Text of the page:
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Work-from-Home: it’s the new-normal!

Wednesday, August 26, 2020
Work-from-Home: it’s the new-normal!

When we started the lockdown in mid-March and opened the new vistas of working from home, I am sure that most of us were in a state of euphoria, expecting a much relaxed life. Each of us clenched fists with victorious Yahoo! or a eureka facial glow to celebrate an undefined holiday mode showered on us. It opened an altogether new regimen to discharge official duty– freed of traffic blocks or the chaotic commutation in trains and buses, the inconvenient proximity to a grumpy colleague, the snooping eyes of the bosses and so on. On the first day, I even picked a book from the shelf, expecting to devour it in the very week itself in the luxury of time I thought that has been bestowed upon me. But then it was not to be! Five months, and the book still stares at me, like a bride not consummated as yet.

Except for the rare exception of a few lucky ones, most of us must be working in seclusion, in our makeshift offices – barely a table, or for those in my league, just a sofa with laptop literally on their lap. For many, it’s just their dining table. And lo, the unfortunates, they have to gather all the paraphernalia attached to their work and clear the table for their wives, who like a court bailiff will appear to confiscate the table for serving meals to the family. This ‘work from home’ is not what we bargained for; it was thrust upon us. But after the initial hiccups that barely lasted a week or two, how soon have we settled into a new work protocol! Have we not brainwashed ourselves to believe that we are on 24x7 duty, that our workday has neither start nor end? Did not our psyche whisper to our ears that every mail that sneaks into our mailbox, need urgent attention? Haven’t at least some of us shrugged off indolence and procrastination to become meticulousness incarnate? Indeed, the past few months have been magical transformation.

Where’s the ‘work-life balance’ that we clamored for in the past? Now, un-oblivious to us, we aim to improve efficiency, as though we want to prove a point that work-from-home is more productive. Are we not meeting deadlines ahead of schedule? There are days when I jump out of bed at dawn and rush to my laptop, because I had a nightmare - a nasty note from boss or a not-so-pleasant phone call from a client that night. How soon have we adapted to meetings over Skype and Teams, ensuring at most times that the video button is off because we are not in a presentable form or appeared in a funny outfit of a jacket and tie with a pair of shorts as our lower? There’s no more a distinction between ‘office hours’ and ‘after-office’ hours. Bosses and juniors alike, without an apology, trespass into the personal family time.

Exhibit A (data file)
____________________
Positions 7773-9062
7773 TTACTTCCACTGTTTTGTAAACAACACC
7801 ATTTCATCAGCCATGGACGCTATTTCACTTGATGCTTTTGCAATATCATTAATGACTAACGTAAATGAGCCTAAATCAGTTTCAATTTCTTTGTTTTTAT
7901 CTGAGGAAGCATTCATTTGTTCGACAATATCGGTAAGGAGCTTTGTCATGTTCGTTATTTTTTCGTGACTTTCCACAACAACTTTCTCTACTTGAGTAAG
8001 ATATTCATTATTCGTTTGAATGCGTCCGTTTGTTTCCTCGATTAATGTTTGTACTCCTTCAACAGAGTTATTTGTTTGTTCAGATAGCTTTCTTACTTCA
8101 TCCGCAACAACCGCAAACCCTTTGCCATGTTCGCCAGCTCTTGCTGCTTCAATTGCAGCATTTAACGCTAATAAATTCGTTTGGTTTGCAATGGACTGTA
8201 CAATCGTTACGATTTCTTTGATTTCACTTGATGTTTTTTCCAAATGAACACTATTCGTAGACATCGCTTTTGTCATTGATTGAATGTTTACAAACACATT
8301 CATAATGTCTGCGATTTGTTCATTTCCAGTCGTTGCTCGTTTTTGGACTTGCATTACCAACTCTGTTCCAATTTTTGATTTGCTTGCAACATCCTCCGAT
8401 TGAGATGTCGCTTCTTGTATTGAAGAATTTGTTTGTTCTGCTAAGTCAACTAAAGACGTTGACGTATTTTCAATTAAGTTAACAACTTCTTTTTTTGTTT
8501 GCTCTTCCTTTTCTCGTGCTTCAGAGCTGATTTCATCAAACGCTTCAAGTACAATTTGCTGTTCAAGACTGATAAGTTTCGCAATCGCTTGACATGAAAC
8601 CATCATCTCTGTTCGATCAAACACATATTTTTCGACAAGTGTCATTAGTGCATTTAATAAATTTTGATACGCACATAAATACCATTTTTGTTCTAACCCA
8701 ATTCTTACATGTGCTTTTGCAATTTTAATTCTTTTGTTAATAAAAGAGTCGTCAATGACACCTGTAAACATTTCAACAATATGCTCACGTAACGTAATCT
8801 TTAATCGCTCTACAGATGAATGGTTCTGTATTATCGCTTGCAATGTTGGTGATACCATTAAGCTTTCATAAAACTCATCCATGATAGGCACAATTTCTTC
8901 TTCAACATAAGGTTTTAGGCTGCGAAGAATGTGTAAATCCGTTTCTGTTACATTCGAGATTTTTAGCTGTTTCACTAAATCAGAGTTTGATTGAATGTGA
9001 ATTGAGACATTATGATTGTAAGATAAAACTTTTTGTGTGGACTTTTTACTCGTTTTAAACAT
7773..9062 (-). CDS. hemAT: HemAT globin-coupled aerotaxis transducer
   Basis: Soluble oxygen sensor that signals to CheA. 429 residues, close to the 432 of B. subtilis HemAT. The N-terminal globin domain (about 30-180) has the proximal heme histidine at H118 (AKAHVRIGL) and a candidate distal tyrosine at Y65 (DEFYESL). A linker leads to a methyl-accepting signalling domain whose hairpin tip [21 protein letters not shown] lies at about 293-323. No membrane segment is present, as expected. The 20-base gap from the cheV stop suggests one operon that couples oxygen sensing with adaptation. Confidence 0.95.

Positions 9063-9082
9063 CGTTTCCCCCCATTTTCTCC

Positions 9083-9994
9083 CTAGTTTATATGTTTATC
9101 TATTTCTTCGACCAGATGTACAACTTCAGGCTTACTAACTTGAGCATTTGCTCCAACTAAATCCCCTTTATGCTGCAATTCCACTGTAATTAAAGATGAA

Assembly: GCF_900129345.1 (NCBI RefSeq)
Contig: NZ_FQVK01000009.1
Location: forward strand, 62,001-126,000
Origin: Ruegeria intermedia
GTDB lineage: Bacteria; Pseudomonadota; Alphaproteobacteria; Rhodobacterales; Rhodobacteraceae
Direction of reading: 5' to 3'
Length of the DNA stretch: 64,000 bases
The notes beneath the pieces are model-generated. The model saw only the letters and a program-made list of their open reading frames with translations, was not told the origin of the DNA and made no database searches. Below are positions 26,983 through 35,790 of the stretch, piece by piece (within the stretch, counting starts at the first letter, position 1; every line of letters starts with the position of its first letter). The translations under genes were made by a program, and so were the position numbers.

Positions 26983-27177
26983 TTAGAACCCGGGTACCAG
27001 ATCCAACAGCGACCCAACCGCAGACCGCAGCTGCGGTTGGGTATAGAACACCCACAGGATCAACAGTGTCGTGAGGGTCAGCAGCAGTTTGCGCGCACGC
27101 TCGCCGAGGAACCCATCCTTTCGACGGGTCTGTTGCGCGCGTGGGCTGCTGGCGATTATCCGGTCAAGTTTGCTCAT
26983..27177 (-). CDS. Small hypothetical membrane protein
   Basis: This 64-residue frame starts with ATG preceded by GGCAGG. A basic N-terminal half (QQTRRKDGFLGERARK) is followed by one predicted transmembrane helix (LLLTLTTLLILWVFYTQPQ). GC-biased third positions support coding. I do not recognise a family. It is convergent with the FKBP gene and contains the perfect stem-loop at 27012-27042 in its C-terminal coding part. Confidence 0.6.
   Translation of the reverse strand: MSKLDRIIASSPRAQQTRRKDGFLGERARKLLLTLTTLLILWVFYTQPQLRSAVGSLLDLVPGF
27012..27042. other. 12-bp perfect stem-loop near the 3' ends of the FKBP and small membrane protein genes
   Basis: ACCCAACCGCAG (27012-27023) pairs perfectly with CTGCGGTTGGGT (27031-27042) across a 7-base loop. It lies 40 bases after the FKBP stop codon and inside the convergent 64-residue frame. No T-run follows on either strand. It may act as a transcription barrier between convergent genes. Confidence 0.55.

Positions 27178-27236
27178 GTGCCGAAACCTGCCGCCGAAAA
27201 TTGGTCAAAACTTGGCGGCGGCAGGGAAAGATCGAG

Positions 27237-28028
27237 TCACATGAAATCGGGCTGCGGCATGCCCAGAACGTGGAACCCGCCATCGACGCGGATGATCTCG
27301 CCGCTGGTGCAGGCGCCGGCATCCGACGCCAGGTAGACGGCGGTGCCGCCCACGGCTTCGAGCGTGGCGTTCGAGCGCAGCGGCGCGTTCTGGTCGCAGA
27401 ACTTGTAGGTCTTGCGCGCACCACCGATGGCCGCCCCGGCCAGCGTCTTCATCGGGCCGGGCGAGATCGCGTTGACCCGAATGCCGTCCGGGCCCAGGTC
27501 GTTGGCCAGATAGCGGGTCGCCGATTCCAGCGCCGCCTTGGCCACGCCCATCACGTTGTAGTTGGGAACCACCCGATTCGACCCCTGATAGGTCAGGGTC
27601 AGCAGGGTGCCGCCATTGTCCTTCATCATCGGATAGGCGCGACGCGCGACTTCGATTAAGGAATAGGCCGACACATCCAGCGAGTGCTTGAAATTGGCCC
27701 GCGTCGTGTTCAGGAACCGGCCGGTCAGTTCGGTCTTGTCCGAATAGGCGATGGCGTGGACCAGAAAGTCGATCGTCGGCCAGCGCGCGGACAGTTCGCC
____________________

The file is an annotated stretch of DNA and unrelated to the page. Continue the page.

Our children, parents, spouses all are deprived of our quality time with them. Of course, I do take short breaks similar to commercial breaks, to take a flash glance at news headlines or a reality show that my family enjoys. But I feel a bit of pain missing the fun.

The work-from-home has its health hazards as well, if we are not careful. In office, of course, our movement was much more than now at home. We had to perambulate within the floor at least to the pantry for a cup of beverage, or to the meeting rooms, or between floors; walk to the car park; drive to client’s offices for meetings; occasionally climb the steps to avoid over crowded lifts; walk to the nearby fast food joint to grab some grub and gossip with the colleagues. All that is gone, and the unsolicited protuberance ,an expanded belly is the new appendage to our body. This shift from regular office routine has left a toll on our eyes too: long hours of gazing at the laptop screen, and absolute lack of long-range vision, as maximum gaze is not beyond the walls of our house.

We humans are adaptable. Even in the pre-Covid days, there were many who had got used to work-from-home schedule. They adapted ahead of us. Now it is our turn. Collectively we will exchange ideas and innovate a protocol to respect our work-life balance, to provide our attention to the kids, spouses and parents alike, to keep us healthy, and yet maintain productivity. On the cusp of the new-normal, as pioneers, let’s boldly embrace the new-normal. Let our civic sense inspire us to respectfully keep our distance and wash the pandemic off our society. Let us step out of our shoes, discard our formals, turn our bedrooms to work rooms and welcome the new-normal.

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